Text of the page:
Finally, scientific databases were explored to obtain variables used in higher education studies and many models used were analysed. Two main promising models were drawn from these, which were the Knight Internationalisation Model and Davies Internationalisation Model which were the most prominent in research area in HLI and internationalisation. Figures and estimates were analysed from various sources of government websites such as MOHE and media reports.
The proposed study identifies internal variables in the Esman and Davies model and external variables from Davies model that is important in Malaysian HLI context by studying the perceived factors of internationalisation in public universities in Malaysia. For a successful of this process in HLIs context, both internal and external factors need to be focused.
Internal & External Factors
The factors for internationalisation of HLI is categorized in two, internal and external factors. For this study, internal factors refer to factors arising within institution itself and external factor refers to factors arising outside the institution that affects the internationalisation. A suitable environment that favors the activities and policies related to internationalisation is needed for easy internationalisation (Nuwagaba et al., 2018). A world class university has features of highly sought graduates, high level research and dynamic technology transfer and all these can be attributed to three sets of factors complementing each other (Salmi, 2009). Hanaa (2015) stated the alignment of these three factors is a requirement for any institution although the configuration of the results either research, learning and technology transfer relies on the nature and mission of individual HLI either research focused, teaching, applied science etc. (Ahmed, 2016).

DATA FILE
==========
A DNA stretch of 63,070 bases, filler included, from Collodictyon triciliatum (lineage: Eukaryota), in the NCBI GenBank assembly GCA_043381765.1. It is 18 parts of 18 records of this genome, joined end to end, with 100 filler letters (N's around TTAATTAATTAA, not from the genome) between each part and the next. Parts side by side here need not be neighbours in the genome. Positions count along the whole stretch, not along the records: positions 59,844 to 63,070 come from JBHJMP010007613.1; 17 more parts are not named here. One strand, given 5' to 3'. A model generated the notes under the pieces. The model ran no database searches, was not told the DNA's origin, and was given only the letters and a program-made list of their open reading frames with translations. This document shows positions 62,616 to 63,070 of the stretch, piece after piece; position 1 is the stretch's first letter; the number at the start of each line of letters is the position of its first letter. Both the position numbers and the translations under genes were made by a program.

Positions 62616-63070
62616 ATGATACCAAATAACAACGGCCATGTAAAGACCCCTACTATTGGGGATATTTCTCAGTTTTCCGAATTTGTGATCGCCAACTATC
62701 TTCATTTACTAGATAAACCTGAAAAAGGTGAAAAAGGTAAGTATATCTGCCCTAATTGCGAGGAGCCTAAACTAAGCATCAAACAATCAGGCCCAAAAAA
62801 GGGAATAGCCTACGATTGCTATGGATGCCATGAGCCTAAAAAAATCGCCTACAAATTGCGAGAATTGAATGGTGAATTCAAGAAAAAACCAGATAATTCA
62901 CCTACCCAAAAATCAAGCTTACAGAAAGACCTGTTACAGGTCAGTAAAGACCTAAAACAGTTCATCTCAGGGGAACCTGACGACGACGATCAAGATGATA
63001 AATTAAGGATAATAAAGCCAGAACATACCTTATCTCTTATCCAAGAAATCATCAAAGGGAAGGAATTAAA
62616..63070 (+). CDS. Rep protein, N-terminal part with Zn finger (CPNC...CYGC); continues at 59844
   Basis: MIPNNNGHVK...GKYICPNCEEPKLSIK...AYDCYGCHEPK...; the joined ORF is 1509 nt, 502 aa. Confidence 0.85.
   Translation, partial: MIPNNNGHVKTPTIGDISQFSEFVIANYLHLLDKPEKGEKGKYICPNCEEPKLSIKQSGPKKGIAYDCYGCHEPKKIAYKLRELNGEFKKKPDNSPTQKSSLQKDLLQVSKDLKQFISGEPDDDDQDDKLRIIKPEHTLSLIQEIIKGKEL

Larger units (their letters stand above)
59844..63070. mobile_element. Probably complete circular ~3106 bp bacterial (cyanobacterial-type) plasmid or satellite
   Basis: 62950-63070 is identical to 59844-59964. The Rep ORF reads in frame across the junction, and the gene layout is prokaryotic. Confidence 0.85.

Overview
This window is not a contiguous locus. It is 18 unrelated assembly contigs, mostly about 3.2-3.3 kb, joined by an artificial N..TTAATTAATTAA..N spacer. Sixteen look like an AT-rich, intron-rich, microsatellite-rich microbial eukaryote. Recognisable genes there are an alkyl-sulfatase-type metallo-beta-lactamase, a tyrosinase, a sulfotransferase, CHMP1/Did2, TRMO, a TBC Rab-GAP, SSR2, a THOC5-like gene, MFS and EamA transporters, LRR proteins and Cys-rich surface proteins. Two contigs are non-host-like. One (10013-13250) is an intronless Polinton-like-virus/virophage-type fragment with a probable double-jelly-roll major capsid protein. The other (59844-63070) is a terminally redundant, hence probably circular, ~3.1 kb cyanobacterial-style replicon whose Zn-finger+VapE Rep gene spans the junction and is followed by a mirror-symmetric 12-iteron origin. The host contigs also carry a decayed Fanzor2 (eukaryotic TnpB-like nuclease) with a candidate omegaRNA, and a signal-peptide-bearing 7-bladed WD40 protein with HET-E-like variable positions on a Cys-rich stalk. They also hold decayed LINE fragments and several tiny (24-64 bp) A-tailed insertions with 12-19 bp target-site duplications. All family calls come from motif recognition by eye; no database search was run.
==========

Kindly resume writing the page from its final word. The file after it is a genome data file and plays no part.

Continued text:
Leadership & Governance
Leadership and governance are identified as part of important factors in internationalization (Ramanathan et al., 2012). Research Universities are established with the goal to be innovation leader, focus on nation’s important areas, produce world class research outputs along with high impact publications, attracting high standards’ students and provide conducive research environment (Azman & Abd. Aziz, 2006). Leadership is an important factor for sustainable internationalisation (Green & Olson, 2003; Knight, 2004). A case study conducted in Florida International University (FIU) shows its current leadership’s affects the change in the organisation. Leadership from the organization which includes “mission statements”, “strategic plans”, “institutional commitment” as well as “ethos” are listed as most significant organizational factors towards sustainable internationalisation (Aigner et al., 1992). From all these discussions, Proposition 1 is developed.
Human resources are one important factor towards success of internationalisation of HLI. Alden and Lin (2004) included talent management as one of the essential features and characteristics of world-class universities (Alden & Lin, 2004). Training productive human resources is one of the goals of establishment and changing the university to the world class university (Hanaa, 2015). Thus Proposition 2 is developed to study the relationship between human resources and internationalisation.